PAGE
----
| Knight to H3. Pawn to E3. Check mate!
believed by some people that to master chess, you must master geometry,
strategy and patience. For members of the Sequoyah High School chess
club, it's all about critical thinking.
"They are thinking critically
what kind of move they make results in either your pieces being
taken or maybe you move in a place where you might be captured or
you have to move and make another decision," chess club sponsor
Elvina Thompson said.
Many educators believe understanding the
game's moves, rules and structure encourage the development
and training of intellectual skills such as inductive and deductive
reasoning, long-term planning and creative problem solving.
Some Sequoyah students said being involved
with the chess club has caused them to think more critically and
from someone else's point of view.
"I'm thinking about the move
the other opponent is going to make, and then I have to counter
that move," said club member Logan Saiz. "It's fun.
I like chess. It's kind of like a war game. You have to be
smart and know how to play it."
Saiz, a sophomore, said he learned how
to play chess from his dad.
"He taught me how the pieces moved,
and he taught me the three-step kind of kill move. I don't
remember the name to it," he said. "My dad still beats
me. We play once or twice a week."
Chess is considered one of the oldest
games in history. Some scholars believe it originated before 600
A.D. Despite its age, many people still play the game today.
At Sequoyah, different students have participated
in the chess club for the past eight years. Unfortunately, Thompson
said, during the years the club's ranks have fallen.
"We have about six or seven members,
but we have just one team," Thompson said. "We meet every
Thursday after school for about one and a half hours."
She said many students sometime shy away
from the game because they believe it's for exceptionally smart
people. Thompson said that is not the case.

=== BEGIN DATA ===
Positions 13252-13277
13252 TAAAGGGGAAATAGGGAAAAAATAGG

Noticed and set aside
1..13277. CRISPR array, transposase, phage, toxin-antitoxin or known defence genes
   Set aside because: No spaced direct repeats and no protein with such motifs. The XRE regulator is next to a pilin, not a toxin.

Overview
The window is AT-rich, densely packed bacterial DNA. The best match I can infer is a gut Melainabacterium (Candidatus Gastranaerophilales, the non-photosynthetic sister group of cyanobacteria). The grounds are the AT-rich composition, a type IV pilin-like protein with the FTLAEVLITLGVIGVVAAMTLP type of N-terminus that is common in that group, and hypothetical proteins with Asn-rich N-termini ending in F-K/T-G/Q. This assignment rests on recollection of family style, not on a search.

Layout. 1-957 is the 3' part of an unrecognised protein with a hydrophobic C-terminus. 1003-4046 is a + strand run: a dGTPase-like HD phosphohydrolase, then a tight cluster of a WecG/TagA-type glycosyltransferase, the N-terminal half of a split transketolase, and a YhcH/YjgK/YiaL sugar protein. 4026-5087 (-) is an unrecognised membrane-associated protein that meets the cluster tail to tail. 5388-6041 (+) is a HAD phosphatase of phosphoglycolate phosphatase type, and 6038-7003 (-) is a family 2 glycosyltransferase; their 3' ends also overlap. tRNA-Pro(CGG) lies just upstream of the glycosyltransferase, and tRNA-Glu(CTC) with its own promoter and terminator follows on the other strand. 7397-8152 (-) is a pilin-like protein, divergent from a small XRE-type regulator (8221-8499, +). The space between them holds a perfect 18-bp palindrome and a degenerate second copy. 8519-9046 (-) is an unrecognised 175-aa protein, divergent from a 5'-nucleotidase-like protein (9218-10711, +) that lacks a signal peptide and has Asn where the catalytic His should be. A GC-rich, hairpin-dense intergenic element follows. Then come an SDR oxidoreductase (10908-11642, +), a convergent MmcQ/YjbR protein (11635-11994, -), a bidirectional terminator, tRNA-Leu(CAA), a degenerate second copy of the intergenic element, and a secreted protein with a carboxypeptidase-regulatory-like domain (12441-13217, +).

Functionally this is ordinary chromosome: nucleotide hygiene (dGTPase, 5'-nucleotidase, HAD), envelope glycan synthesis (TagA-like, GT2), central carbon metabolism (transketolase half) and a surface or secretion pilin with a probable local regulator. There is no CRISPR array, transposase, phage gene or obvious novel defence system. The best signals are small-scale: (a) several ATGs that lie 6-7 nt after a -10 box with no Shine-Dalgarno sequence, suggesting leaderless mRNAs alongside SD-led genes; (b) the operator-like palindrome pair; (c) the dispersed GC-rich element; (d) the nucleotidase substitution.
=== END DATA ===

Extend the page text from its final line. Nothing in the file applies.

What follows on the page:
"It's not that the members aren't
good students, they are, but we want to get rid of that cliché,
so to say, and it's for anyone and its fun," she said.
"Once you learn the moves, it's really easy to play."
Thompson said she was teaching the game
to her geometry class, but had to quit due to scheduling changes.
For the upcoming school year, Thompson said she hopes the new schedule
allows for more members to join the club.
"We've been kind of rebuilding
our chess club here, and we're going to have an opportunity
to maybe get more players with a new schedule that's about
to come out for our classes. So there will be opportunity for other
students to become involved in learning how to play," she said.
For those who think past club members
just sat around and played each other would be wrong. Past members
have participated in chess tournaments and even hosted a tournament
Thompson said this year's club will
compete against outside competition for the first time during a
March 5 tournament at the Tulsa Community College's southeastern
"Generally prizes are not just trophies
and metals, but they're also like tournament chess boards,
stuff you wouldn't pick up at Walmart, where the pieces are
weighted, that kind of thing," Thompson said.
Thompson added that this fall, she hopes
to host another tournament at Sequoyah so non-club members can see
how chess is played and will join the club.